Report highlights influx of capital from Arab Spring countries, more favourable lending
Residential prices in Dubai soared by almost a third (30.6 percent) in the first six months of 2013, a new report found, on the back of an influx of refugee capital and as more renters turning to buying.
The analysis, by global real estate firm Cluttons, said that in Q2 of this year alone, villa prices in the emirate increased by 21 percent on average, compared to a 24.4 percent rise in the same period of last year. Apartment valuations recorded capital value increases of 25.1 percent, up from a 13.4 percent uptick in the year ago quarter.
The report found that property prices were still 31 percent below their market peak in 3Q2008, however.
Cluttons said that an increased level of job creation was pushing up prices, as well as investment spurred by political unrest elsewhere in the region, increasing rents and more favourable lending conditions.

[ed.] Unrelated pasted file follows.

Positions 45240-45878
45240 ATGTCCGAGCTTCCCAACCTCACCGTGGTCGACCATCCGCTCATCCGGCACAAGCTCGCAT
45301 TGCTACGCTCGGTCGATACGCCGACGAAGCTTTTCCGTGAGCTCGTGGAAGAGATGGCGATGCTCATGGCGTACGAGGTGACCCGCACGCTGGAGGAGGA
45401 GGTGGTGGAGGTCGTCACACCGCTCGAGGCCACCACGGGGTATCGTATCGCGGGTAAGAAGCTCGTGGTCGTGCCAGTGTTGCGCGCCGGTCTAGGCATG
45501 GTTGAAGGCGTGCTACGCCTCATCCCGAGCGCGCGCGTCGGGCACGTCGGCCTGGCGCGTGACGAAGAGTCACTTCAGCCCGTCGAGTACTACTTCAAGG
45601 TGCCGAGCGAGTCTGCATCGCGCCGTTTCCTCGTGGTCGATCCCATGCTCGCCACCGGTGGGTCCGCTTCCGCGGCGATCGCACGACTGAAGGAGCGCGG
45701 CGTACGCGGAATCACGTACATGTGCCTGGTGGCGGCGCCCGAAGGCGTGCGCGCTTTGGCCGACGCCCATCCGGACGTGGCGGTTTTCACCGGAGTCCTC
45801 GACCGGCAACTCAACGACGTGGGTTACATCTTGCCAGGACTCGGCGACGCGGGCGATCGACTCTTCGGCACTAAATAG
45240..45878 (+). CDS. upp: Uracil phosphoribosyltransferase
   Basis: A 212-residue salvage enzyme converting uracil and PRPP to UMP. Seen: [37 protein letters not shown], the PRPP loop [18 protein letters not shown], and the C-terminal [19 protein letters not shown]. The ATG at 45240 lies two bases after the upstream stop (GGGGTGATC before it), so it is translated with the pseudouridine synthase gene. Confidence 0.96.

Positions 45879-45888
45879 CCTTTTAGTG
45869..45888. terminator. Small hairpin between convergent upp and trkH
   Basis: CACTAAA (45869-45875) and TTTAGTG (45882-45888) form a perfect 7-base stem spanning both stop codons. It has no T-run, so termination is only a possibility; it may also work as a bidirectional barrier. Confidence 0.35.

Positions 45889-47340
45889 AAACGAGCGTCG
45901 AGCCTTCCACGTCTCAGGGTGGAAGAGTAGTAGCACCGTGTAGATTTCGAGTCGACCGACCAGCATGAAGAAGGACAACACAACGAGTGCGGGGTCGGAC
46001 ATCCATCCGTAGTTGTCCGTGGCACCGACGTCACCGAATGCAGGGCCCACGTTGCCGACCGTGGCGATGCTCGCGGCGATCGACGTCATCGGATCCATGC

"The resounding success of Dubai residential so far this year should not come as a surprise given the magnitude of the correction recorded during the bottom of the market; we are still far off the previous peak, when growth was far more unsustainable,” commented Steve Morgan, head of Cluttons Middle East.
“The acceleration in residential capital values this year has been underpinned by robust levels of job creation and a rising population, rather than being fuelled by 'fly-buy' dealers, as was the case in the past. We are yet to see a definite solution on the matter, although this is less concerning than in 2008, given the increased number of end-users in the market," Morgan added.
The Cluttons report added that rising costs were also having a spillover effect on the Sharjah market, where rents rose 7.1 percent in the second quarter.